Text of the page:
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6. Defining Variables

Rarely will you write a module that only contains functions. It is common to also provide variables which can be used to control the behavior of the function, or store the results of the function being executed. The actual C variable types are the same for modules and internal XEmacs primitives, and the declaration of the variables is identical.

See section `Adding Global Lisp Variables' in XEmacs Internals Manual, for more information on variables and naming conventions.

Once your variables are defined, you need to initialize them and make the Lisp reader aware of them. This is done in the vars_of_module initialization function using special XEmacs macros such as DEFVAR_LISP, DEFVAR_BOOL, DEFVAR_INT etc. The best way to see how to use these macros is to look at existing source code, or read the internals manual.

One very important difference between XEmacs variables and module variables is how you use pure space. Simply put, you never use pure space in XEmacs modules. The pure space storage is of a limited size, and is initialized properly during the dumping of XEmacs. Because variables are being added dynamically to an already running XEmacs when you load a module, you cannot use pure space. Be warned: do not use pure space in modules. Repeat, do not use pure space in modules. Once again, to remove all doubts: DO NOT USE PURE SPACE IN MODULES!!!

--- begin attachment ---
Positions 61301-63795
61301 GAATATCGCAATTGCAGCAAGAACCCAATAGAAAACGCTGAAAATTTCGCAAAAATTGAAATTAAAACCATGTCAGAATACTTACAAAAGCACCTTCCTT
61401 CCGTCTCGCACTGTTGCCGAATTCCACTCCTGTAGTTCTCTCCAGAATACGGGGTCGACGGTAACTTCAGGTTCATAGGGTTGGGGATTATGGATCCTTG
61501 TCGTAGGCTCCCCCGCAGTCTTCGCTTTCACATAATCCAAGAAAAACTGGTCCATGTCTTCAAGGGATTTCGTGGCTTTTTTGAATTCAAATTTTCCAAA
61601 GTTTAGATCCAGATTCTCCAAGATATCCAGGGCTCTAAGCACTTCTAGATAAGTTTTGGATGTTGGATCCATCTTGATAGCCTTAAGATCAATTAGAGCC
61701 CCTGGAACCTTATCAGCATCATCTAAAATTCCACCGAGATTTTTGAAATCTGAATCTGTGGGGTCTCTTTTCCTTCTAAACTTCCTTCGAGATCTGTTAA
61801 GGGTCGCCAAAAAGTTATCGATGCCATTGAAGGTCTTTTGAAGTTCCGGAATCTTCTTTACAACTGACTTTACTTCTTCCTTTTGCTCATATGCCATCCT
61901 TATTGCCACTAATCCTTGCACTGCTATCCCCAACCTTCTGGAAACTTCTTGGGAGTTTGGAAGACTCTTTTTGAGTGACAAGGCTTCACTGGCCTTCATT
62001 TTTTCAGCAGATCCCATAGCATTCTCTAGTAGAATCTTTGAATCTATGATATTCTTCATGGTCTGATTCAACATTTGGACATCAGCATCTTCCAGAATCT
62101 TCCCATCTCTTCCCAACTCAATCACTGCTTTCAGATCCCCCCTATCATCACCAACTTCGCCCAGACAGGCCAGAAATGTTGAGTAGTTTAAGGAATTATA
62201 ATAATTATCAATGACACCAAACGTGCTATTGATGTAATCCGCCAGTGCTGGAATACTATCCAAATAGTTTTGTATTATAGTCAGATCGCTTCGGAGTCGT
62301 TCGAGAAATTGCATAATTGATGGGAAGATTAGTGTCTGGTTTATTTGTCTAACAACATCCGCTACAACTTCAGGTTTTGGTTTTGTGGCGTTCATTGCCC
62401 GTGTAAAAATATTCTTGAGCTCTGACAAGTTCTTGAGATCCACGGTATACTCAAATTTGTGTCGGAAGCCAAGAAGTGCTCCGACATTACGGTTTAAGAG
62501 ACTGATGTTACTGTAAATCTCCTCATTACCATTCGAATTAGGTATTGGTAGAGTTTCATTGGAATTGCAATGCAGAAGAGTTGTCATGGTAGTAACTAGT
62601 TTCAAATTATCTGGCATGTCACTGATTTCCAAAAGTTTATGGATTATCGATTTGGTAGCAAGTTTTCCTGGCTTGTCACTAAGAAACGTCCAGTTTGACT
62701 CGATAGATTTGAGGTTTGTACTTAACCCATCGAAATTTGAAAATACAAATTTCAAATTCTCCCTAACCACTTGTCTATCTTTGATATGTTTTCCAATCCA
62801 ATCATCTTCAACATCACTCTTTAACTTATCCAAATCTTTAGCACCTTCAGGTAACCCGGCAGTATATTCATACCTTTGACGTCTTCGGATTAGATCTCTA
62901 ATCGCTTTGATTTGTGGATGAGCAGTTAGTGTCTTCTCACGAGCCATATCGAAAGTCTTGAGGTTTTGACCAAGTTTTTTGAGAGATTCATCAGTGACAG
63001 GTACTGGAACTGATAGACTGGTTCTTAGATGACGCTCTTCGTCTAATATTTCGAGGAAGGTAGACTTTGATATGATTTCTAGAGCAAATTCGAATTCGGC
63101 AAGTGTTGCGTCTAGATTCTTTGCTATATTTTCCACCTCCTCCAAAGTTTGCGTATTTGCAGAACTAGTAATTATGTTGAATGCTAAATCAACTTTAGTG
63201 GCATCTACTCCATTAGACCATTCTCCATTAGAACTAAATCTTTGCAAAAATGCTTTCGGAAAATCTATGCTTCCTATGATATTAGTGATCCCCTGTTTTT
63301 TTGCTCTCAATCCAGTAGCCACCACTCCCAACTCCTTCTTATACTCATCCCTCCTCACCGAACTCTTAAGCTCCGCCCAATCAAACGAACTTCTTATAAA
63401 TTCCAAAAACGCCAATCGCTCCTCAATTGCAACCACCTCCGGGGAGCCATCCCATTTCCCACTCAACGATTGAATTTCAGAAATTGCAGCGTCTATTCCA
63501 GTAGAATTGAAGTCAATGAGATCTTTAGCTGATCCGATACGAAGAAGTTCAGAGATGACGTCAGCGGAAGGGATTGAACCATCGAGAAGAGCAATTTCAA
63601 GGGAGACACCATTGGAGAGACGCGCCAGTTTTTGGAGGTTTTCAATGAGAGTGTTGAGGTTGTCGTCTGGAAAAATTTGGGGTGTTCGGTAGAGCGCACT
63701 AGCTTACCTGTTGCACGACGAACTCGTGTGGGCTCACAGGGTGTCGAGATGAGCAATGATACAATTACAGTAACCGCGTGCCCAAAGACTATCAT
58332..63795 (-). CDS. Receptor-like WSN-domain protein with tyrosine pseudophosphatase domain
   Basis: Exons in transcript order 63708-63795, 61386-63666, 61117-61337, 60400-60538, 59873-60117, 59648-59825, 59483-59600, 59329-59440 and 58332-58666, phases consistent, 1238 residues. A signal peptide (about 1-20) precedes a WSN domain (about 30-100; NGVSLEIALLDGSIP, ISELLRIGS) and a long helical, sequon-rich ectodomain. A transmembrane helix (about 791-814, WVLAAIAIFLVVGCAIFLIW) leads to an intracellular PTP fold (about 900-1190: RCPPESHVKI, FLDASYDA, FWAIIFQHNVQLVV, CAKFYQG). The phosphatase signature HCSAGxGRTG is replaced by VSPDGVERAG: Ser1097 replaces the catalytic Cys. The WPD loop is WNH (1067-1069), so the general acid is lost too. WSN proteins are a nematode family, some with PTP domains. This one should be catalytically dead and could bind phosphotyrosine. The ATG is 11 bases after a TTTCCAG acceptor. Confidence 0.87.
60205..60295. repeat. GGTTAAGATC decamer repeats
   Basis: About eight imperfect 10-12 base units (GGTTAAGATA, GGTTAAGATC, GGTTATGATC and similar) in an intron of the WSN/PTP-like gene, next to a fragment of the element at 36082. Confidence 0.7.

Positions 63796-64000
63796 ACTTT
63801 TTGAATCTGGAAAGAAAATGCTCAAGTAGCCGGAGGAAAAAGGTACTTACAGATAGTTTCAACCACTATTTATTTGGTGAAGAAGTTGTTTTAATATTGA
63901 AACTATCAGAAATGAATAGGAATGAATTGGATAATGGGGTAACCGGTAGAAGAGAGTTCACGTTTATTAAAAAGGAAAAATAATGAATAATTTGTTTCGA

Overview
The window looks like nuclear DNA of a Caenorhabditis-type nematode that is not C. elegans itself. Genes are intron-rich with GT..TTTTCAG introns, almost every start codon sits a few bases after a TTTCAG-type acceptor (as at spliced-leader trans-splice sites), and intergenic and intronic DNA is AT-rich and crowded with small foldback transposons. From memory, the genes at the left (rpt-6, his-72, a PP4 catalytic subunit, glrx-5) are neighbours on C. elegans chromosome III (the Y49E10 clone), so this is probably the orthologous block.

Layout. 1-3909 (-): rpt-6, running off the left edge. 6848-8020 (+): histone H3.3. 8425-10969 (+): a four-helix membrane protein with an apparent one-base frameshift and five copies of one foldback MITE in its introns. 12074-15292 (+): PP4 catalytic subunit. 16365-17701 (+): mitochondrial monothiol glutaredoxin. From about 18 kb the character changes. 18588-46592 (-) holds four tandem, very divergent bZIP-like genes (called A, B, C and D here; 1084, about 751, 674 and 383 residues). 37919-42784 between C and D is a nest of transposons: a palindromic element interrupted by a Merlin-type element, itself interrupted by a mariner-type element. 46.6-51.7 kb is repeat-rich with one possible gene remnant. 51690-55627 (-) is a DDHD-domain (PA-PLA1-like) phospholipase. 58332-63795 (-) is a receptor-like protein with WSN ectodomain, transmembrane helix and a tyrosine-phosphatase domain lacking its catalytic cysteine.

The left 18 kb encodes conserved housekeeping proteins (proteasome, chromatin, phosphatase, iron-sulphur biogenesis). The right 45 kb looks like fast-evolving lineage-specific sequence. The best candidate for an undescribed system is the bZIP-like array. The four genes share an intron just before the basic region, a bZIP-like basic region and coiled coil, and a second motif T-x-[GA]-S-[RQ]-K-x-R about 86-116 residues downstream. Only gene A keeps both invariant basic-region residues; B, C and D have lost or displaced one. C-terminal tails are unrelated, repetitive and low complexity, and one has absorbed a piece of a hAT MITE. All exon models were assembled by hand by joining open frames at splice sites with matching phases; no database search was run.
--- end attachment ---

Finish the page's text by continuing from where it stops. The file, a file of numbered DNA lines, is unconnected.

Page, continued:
Below is a small example which declares and initializes two variables. You will note that this code takes into account the fact that this module may very well be compiled into XEmacs itself. This is a prudent thing to do.

Lisp_Object Vsample_string;
int sample_boolean;

  DEFVAR_LISP ("sample-string", &Vsample_string /*
This is a sample string, declared in a module.

Nothing magical about it.

  DEFVAR_BOOL("sample-boolean", &sample_boolean /*
*Sample user-settable boolean.

  sample_boolean = 0;
  Vsample_string = build_ascstring ("My string");

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